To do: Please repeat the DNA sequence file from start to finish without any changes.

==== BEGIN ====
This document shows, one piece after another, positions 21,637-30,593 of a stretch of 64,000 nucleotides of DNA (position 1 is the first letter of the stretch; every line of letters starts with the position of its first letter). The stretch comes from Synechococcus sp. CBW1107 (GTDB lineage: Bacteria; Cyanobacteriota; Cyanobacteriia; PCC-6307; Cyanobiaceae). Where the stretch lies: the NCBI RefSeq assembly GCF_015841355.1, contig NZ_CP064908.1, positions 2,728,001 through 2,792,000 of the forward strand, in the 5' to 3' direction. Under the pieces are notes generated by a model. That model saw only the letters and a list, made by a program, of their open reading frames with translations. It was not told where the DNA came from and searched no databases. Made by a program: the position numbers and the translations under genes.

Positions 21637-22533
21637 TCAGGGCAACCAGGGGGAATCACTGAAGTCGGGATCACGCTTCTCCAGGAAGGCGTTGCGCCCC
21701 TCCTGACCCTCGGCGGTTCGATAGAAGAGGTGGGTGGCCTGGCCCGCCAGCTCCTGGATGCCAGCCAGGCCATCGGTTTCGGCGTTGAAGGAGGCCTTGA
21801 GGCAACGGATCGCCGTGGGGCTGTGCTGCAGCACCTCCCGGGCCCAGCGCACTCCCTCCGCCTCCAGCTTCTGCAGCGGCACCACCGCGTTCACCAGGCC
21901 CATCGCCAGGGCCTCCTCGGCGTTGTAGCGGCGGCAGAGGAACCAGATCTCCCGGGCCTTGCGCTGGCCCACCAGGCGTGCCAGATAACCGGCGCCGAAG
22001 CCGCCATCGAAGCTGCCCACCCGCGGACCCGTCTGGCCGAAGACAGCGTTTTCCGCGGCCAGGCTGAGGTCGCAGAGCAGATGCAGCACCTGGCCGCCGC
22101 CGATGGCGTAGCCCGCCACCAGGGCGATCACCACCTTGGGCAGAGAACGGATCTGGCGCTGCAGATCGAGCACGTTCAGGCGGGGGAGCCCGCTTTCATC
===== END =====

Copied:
This document shows, one piece after another, positions 21,637-30,593 of a stretch of 64,000 nucleotides of DNA (position 1 is the first letter of the stretch; every line of letters starts with the position of its first letter). The stretch comes from Synechococcus sp. CBW1107 (GTDB lineage: Bacteria; Cyanobacteriota; Cyanobacteriia; PCC-6307; Cyanobiaceae). Where the stretch lies: the NCBI RefSeq assembly GCF_015841355.1, contig NZ_CP064908.1, positions 2,728,001 through 2,792,000 of the forward strand, in the 5' to 3' direction. Under the pieces are notes generated by a model. That model saw only the letters and a list, made by a program, of their open reading frames with translations. It was not told where the DNA came from and searched no databases. Made by a program: the position numbers and the translations under genes.

Positions 21637-22533
21637 TCAGGGCAACCAGGGGGAATCACTGAAGTCGGGATCACGCTTCTCCAGGAAGGCGTTGCGCCCC
21701 TCCTGACCCTCGGCGGTTCGATAGAAGAGGTGGGTGGCCTGGCCCGCCAGCTCCTGGATGCCAGCCAGGCCATCGGTTTCGGCGTTGAAGGAGGCCTTGA
21801 GGCAACGGATCGCCGTGGGGCTGTGCTGCAGCACCTCCCGGGCCCAGCGCACTCCCTCCGCCTCCAGCTTCTGCAGCGGCACCACCGCGTTCACCAGGCC
21901 CATCGCCAGGGCCTCCTCGGCGTTGTAGCGGCGGCAGAGGAACCAGATCTCCCGGGCCTTGCGCTGGCCCACCAGGCGTGCCAGATAACCGGCGCCGAAG
22001 CCGCCATCGAAGCTGCCCACCCGCGGACCCGTCTGGCCGAAGACAGCGTTTTCCGCGGCCAGGCTGAGGTCGCAGAGCAGATGCAGCACCTGGCCGCCGC
22101 CGATGGCGTAGCCCGCCACCAGGGCGATCACCACCTTGGGCAGAGAACGGATCTGGCGCTGCAGATCGAGCACGTTCAGGCGGGGGAGCCCGCTTTCATC